Beyond Abstract Art?
For many observers, Frank Stella has claim to be one of the two or three most important and original abstract artists to have emerged on the New York art scene in the fertile, tumultuous years of the early 60′s. And among those who dissent from this estimation, few would deny that he has enjoyed one of the most impressive careers. At present, Stella belongs to that small circle of living artist—it numbers no more than a dozen—who have achieved unshakable international acclaim and who regularly command prices that are, well, stellar. But even at the beginning of his career, Stella’s work elicited that blend of critical responses which, again and again, has proved an irresistible recipe for success: not unadulterated praise, but enthusiastic admiration from certain select dealers, critics, and curators, leavened with just enough hostility and misunderstanding from other quarters to make him desirably avant-garde and controversial.
It may not be out of place, then, to begin by observing that Stella’s remarkable success has not been solely a matter of genius declaring itself. It is hardly immaterial, for example, that when Stella began painting, while still a secondary-school student at Phillips Academy in Massachusetts, he was befriended by his teacher, Patrick Morgan, and his wife, Maud Morgan, both of whom were painters with important connections in the New York art world; or that while he was a student at Princeton University, Stella’s art teachers—including the painter and art historian William Seitz, the critic Robert Rosenblum, and the abstract painter Stephen Greene—took a keen interest in him and reportedly considered him Princeton’s most brilliant art student; or indeed that one of Stella’s best friends from the late 50′s was Michael Fried, whose own considerable career as an art critic began with widely remarked essays that championed Stella and his brand of pared-down abstract painting.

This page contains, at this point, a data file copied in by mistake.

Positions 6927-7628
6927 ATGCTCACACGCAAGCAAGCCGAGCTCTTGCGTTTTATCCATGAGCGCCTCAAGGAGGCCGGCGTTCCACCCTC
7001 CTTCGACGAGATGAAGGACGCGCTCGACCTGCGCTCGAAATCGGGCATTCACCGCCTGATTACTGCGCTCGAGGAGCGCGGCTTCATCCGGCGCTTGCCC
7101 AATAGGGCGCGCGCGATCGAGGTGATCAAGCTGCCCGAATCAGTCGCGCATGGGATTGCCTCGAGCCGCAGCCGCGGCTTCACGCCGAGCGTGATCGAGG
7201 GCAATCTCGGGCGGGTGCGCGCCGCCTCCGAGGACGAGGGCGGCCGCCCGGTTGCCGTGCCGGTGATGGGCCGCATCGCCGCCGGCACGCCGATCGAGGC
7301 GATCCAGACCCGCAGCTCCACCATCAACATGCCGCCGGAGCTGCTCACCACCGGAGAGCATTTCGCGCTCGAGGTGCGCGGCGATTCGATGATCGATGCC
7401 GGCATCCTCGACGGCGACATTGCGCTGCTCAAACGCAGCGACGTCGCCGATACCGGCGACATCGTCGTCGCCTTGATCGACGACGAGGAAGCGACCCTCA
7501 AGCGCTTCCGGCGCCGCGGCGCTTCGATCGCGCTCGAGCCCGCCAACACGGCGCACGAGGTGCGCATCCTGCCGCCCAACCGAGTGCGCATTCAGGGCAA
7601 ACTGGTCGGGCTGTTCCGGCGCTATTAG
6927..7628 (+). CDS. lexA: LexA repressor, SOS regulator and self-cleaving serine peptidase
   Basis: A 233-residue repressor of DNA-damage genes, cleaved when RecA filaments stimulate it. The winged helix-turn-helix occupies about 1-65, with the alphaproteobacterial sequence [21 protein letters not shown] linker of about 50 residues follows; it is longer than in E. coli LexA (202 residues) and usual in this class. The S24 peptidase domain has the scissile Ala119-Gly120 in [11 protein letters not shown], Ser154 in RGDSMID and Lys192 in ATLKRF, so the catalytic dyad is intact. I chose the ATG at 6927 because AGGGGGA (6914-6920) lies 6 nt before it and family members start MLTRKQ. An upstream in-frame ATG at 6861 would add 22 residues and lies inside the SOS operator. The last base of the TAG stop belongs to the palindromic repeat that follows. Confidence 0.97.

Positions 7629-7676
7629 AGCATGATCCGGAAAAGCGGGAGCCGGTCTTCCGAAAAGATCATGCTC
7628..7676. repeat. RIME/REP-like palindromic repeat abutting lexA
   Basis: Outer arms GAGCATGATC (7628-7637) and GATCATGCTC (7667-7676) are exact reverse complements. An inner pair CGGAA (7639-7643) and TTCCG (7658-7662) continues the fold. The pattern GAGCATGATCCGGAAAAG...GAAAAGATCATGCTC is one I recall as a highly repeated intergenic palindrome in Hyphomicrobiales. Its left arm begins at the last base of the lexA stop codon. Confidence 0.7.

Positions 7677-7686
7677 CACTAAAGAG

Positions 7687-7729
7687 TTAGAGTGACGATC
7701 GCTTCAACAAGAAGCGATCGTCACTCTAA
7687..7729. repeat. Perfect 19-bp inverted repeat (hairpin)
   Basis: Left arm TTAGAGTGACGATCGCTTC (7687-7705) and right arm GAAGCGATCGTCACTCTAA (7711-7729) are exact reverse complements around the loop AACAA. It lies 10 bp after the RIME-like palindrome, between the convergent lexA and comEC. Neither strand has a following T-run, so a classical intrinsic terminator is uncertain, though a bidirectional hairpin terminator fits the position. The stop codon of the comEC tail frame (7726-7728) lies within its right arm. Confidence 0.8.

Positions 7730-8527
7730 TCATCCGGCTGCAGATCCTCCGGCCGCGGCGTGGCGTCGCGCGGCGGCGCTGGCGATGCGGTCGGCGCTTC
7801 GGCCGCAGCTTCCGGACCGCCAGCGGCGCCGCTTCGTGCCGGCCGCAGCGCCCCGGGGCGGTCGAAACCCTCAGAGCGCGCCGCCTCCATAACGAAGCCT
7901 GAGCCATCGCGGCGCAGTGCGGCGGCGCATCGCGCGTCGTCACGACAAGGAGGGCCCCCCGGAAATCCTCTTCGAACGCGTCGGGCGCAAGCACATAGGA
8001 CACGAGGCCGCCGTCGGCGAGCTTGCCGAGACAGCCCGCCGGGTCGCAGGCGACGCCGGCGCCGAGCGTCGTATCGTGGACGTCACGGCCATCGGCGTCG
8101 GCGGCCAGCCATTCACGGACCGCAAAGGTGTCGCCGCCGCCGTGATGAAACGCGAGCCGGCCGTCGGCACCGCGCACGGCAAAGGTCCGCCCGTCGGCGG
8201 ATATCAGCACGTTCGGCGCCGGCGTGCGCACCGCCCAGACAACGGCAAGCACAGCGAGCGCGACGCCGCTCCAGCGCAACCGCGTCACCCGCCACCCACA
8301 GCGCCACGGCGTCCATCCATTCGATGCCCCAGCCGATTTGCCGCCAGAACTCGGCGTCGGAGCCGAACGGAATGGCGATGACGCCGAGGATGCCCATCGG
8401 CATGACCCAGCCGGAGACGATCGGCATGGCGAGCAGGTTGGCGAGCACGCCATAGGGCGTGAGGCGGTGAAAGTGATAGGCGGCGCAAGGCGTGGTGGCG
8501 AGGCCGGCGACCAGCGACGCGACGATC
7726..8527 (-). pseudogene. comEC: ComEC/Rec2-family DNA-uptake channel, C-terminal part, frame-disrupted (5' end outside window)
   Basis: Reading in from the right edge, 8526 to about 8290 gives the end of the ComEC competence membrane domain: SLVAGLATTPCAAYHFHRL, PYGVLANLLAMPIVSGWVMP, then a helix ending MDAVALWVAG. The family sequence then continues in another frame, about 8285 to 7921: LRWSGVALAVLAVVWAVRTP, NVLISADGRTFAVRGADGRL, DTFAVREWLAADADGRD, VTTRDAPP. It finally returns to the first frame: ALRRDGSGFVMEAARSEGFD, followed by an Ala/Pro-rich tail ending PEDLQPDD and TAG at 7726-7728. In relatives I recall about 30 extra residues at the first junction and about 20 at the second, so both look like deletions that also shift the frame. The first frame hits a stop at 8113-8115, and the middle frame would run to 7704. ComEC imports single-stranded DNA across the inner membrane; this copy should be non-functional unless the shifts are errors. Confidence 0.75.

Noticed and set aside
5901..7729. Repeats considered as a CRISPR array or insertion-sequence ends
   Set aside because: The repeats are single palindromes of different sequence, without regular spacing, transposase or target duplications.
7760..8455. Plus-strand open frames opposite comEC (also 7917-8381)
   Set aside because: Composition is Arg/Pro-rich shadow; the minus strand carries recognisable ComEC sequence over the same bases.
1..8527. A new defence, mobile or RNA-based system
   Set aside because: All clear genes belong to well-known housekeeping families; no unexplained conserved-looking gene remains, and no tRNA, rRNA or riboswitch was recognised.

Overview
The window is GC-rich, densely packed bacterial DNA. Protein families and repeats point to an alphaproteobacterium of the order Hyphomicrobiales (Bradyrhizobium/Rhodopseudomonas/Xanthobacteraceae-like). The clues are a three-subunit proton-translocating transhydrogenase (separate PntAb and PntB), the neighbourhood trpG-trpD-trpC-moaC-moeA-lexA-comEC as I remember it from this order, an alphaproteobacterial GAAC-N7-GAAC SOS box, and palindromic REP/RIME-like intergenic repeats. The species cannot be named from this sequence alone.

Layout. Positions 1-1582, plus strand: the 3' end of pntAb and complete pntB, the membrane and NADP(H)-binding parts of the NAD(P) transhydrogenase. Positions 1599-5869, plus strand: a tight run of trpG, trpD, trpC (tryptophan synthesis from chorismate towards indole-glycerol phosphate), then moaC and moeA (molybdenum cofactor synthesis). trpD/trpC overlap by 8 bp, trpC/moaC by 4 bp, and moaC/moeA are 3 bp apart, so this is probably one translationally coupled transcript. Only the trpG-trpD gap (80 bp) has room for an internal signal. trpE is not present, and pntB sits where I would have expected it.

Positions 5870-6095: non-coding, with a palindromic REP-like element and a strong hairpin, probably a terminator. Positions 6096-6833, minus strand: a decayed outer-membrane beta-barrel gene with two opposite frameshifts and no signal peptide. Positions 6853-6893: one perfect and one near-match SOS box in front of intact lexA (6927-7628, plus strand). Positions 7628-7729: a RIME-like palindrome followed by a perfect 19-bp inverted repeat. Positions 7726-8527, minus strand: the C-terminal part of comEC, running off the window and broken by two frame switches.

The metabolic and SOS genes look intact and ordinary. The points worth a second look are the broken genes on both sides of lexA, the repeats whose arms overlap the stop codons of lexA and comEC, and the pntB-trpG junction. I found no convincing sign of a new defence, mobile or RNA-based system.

I am not suggesting that such contingencies—or contingencies like his being married for several years to Barbara Rose, who became an influential critical voice in the 60′s—“explain” Stella’s success. Yet they are, I think, the sorts of things that can be said to smooth one’s entry into the more advanced precincts of the New York art world. Stella’s entry began soon after he graduated from Princeton, in 1958, and moved to New York. For a start, he was introduced to the prominent art dealer Leo Castelli, who straightaway offered to show his work. And because such expressions of interest tend to be contagious, it seems only natural that Dorothy Miller, Alfred H. Barr’s chief assistant at the Museum of Modern Art, should also have wanted to exhibit the young artist’s work. As it happened, Stella’s oeuvre was at that time too small to furnish both exhibitions. He thus found himself faced with the enviable choice of beginning his career by participating in a group show at the Museum of Modern Art or having a one-man show at Castelli’s gallery. After deliberation, he chose the former. But in the end Stella really had it both ways: he made his debut at Miller’s “Sixteen Americans” exhibition in December 1959, with four of his so-called “black paintings” and, the next year, had the one-man show at Castelli’s.